Friday, April 9, 2010


This is coming from an article on InfoQ.
REST approach, which uses a standard URI (Uniform Resource Identifier) that makes a call to a web service like http| The approach is very simple to understand and can be executed on really any client or server that has HTTP/HTTPS support. The command can execute using the HTTP Get method. So developers that use this approach, cite the ease of development, use of the existing web infrastructure.
Using SOAP 1.2 has some additional overhead that is not found in the REST approach, but that overhead also has advantages. First, SOAP relies on XML (Extensible Markup Language) in three ways; the Envelope – that defines what is in the message and how to process it, a set of encoding rules for datatypes, and finally the layout of the procedure calls and responses gathered. This envelope is sent via a transport (HTTP/HTTPS), and an RPC (Remote Procedure Call) is executed and the envelope is returned with information in a XML formatted document.
It is important to note that one of the advantages of SOAP is the use of the “generic” transport. While REST today uses HTTP/HTTPS, SOAP can use almost any transport to send the request, using everything from the afore mentioned to SMTP (Simple Mail Transfer Protocol) and even JMS (Java Messaging Service). However, one perceived disadvantage is the use of XML because of the verboseness of it and the time it takes to parse.
REST works really well for are:
  • Limited bandwidth and resources; remember the return structure is really in any format (developer defined). Plus, any browser can be used because the REST approach uses the standard GET, PUT, POST, and DELETE verbs. Again, remember that REST can also use theXMLHttpRequest object that most modern browsers support today, which adds an extra bonus of AJAX.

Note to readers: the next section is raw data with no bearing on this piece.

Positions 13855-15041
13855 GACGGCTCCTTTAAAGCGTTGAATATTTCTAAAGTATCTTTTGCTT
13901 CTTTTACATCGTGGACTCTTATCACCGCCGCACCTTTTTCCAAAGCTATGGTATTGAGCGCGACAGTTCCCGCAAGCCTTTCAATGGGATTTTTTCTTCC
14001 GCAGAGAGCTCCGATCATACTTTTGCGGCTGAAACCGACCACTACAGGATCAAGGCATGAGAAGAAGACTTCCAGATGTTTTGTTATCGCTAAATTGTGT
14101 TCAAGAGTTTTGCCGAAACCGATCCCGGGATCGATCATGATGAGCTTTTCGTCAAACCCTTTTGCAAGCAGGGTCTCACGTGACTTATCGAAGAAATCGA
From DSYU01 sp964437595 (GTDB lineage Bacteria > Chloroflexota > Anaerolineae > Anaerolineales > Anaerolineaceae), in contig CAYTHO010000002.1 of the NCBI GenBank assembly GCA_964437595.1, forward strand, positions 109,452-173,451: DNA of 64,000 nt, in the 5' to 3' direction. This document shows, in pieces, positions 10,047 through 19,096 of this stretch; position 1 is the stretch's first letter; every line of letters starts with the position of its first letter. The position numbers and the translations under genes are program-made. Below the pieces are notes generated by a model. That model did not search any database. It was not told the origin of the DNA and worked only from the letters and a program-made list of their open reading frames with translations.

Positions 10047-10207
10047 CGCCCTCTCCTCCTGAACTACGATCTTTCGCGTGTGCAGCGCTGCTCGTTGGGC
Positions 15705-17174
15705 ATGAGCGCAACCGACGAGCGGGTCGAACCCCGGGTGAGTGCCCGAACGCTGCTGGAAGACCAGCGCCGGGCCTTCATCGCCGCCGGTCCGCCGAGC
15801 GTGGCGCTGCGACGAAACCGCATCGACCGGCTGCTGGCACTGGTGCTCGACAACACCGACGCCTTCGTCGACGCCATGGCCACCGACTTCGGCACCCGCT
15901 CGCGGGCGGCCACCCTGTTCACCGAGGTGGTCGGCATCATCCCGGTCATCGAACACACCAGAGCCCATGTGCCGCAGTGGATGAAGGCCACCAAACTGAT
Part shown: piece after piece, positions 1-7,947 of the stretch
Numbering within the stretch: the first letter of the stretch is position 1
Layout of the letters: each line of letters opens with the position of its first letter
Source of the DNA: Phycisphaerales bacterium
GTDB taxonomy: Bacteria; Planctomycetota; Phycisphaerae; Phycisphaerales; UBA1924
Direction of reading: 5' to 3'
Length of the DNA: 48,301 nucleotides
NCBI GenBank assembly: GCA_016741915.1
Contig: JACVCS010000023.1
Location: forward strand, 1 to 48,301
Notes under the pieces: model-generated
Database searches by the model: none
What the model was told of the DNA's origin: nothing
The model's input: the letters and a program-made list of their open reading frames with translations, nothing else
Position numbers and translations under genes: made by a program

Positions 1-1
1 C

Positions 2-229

• Totally stateless operations; if an operation needs to be continued, then REST is not the best approach and SOAP may fit it better. However, if you need stateless CRUD (Create, Read, Update, and Delete) operations, then REST is it.
  • Caching situations; if the information can be cached because of the totally stateless operation of the REST approach, this is perfect.
That covers a lot of solutions in the above three. So why would I even consider SOAP? Again, SOAP is fairly mature and well-defined and does come with a complete specification. The REST approach is just that, an approach and is wide open for development, so if you have the following then SOAP is a great solution:
  • Asynchronous processing and invocation; if your application needs a guaranteed level of reliability and security then SOAP 1.2 offers additional standards to ensure this type of operation. Things like WSRM – WS-Reliable Messaging.
  • Formal contracts; if both sides (provider and consumer) have to agree on the exchange format then SOAP 1.2 gives the rigid specifications for this type of interaction.
  • Stateful operations; if the application needs contextual information and conversational state management then SOAP 1.2 has the additional specification in the WS* structure to support those things (Security, Transactions, Coordination, etc). Comparatively, the REST approach would make the developers build this custom plumbing.
The content below is from another article which explains the pros and cons of REST APIs.
REST APIs provide a great deal of flexibility, which is one of their key advantages. Data is not tied to resources or methods, so REST can handle multiple types of calls, return different data formats and even change structurally with the correct implementation of hypermedia. This allows developers to build APIs that can meet their own needs while also meeting the needs of multiple types of customers.
The disadvantage to RESTful APIs is that you can lose the ability to maintain state in REST. They can also be more difficult for newer developers to use.

No comments:

Post a Comment